Directed by Jiuliang Wang, CNEX, Beijing TYC, Oriental Companion Media
1 hour, 22 minutes in duration
Yi dialect and Mandarin Chinese with English subtitles
The film Plastic China is a documentary about life in plastic recycling towns in China. The film opens with the line “China is the leading importer of plastic waste from Korea, US, Japan, Europe” and apparently, there are 30 towns in China that survive on the processing of this waste. When we think of waste processing, we may imagine large factories, industrial grade machines, and droves of workers. This could be the case in some instances in China, but it also happens on a much smaller scale.
The director, Jiuliang Wang, has chosen to home in on one town in Shandong province where there are approximately 5,000 plastic recycling shops. The definition of a “shop” includes businesses as small as a single family running their own operation or a family working together with one or two other families. Truckloads of waste are imported and sold to these mom and pop businesses that fill the neighbourhoods. They work right where they live, setting up minimal machinery necessary for their work. Plastic waste is literally everywhere. There is plastic waste in the water, amongst the livestock, in the livestock; it’s burned as fuel; and children are playing in it, bathing in it. In short, we’re looking at life lived in a landfill.
Plastic China gives viewers a closer look at one particular plastic recycling business that is run by a family with a second family that is employed to help. Most of the film takes viewers through the daily lives of these two families. From the work that they do, such as processing the plastic so that it can be sold as pellets, to how they cook their food, raise their kids, and even give birth to a baby right where they live—it’s quite a sight to behold.
The footage captured is candid and vivid but the weakness of the film is in the lack of a story to tie it all together. Furthermore, the root problem—the fact that there is this much plastic waste being imported in the first place (and all the issues that stem from that)—is never mentioned let alone addressed. It’s difficult to know just what the main point of the film is.
Having said that, I did appreciate the way the two families were juxtaposed. Both families find themselves in the same reality—no one possesses the skills to do anything other than process waste. But how the men in each family respond to their circumstances is drastically different.
Kun is the owner of the little operation. He lives right where they work with his wife, their son, and his mother. He admits that this is a dirty job but it’s not bad given he otherwise would be a farmer and that he is trying to make as much money as possible to support his family. He is serious about his son’s education and goes to great lengths to buy his family a new car.
Kun also suffers from health issues due to the nature of his work—breathing in plastic fumes, poor sanitary conditions, etc. but he refuses to go see a doctor stating that if it turns out to be quite serious, he doesn’t know what his family will do, so he’d rather not know.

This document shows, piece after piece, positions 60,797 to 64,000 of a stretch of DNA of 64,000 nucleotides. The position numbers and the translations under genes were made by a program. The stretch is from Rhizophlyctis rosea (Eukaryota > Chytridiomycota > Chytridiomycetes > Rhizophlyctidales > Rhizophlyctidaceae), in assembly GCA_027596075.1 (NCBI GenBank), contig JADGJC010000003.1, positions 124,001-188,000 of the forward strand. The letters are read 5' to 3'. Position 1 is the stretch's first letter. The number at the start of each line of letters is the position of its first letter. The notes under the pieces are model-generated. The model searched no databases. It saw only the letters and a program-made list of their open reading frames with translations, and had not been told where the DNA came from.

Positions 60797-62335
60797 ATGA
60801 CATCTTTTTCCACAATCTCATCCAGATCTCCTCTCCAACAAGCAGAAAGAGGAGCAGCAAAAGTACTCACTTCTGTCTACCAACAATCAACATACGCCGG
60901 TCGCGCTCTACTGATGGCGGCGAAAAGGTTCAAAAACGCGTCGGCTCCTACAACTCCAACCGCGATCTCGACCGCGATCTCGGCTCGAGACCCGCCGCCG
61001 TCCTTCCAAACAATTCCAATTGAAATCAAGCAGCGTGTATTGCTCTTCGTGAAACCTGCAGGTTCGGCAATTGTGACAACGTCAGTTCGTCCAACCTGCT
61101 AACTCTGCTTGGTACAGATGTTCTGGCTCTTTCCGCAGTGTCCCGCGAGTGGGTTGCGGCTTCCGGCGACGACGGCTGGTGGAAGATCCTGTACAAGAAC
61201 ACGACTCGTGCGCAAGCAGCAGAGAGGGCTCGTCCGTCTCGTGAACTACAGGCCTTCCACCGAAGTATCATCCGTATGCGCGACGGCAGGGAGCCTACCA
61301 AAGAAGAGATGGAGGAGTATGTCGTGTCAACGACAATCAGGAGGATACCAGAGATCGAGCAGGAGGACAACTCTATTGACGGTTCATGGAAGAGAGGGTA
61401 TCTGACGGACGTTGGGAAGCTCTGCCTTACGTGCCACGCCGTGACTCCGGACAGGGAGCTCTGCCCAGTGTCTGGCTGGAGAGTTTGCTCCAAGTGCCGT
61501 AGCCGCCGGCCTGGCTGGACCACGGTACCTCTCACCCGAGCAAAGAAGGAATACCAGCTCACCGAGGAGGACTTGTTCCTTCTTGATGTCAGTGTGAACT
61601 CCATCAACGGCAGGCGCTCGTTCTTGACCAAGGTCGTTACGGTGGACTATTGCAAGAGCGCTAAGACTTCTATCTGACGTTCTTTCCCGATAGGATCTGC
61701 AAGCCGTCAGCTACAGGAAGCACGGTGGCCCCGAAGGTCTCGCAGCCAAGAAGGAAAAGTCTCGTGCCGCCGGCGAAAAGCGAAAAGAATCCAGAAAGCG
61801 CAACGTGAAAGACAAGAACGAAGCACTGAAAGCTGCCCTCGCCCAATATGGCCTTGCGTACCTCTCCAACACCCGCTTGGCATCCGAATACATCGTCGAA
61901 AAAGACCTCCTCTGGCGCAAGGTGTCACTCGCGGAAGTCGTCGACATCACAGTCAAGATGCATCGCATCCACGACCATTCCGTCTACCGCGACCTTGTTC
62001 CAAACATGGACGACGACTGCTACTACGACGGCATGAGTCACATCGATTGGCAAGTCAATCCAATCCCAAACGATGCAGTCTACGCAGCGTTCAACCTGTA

Kun is a dreamer, but also a fighter. He knows what it will take to attain a better life and strives for it. He is so passionate about this that he even encourages his employee, Peng, to take his own children’s education more seriously. Kun even offers to adopt Peng’s daughter so that she can go to school. Kun has his flaws, but he sees his reality and he has chosen to fight.
Peng is the employee of Kun. Peng, his wife, and four children (with another one on the way), moved from Sichuan to Shandong four years ago, leaving behind grandparents and relatives. Due to his arthritis, Peng cannot do any other job. He, his wife, and their eldest daughter all work for Kun.
Peng admits to spending most of his earnings (6RMB/day) on cigarettes, alcohol, and food for the family. He refuses to give up his vices so that his children can go to school. He himself never had an education and doesn’t see that his children should be any different.
Meals for his family include cooking dead fish that have been dragged out of plastic-filled lakes nearby. Peng knows that his family cannot survive like this but he cannot get over himself to do anything about it. He is conflicted and the frustration that he fights within himself is visible. He has resigned himself to this way of life and instead of taking responsibility for his family, he simply claims that he will “take things one day at a time.” Peng sees his reality and has chosen to avoid and escape from the consequences.
For every Kun in China, there is likely also a Peng. There are those who fight, and those who flee. Rightly or wrongly, China, with its opportunities and overpopulation, demands a merciless “survival of the fittest” mentality. It is sad when children are caught in the consequences of those choices.
Plastic China is a worthy watch for a glimpse of how lives are lived in these towns but audiences should not expect to walk away with much more than that.
Image credit: Plastic China trailer screenshot.
Hannah Lau is a marketing consultant for ChinaSource, managing external communication and marketing processes including social media. Originally from Canada, Hannah served for a time in China where she began her career in advertising. A few years ago she left the corporate sector and took her skills to the non-profit... View Full Bio
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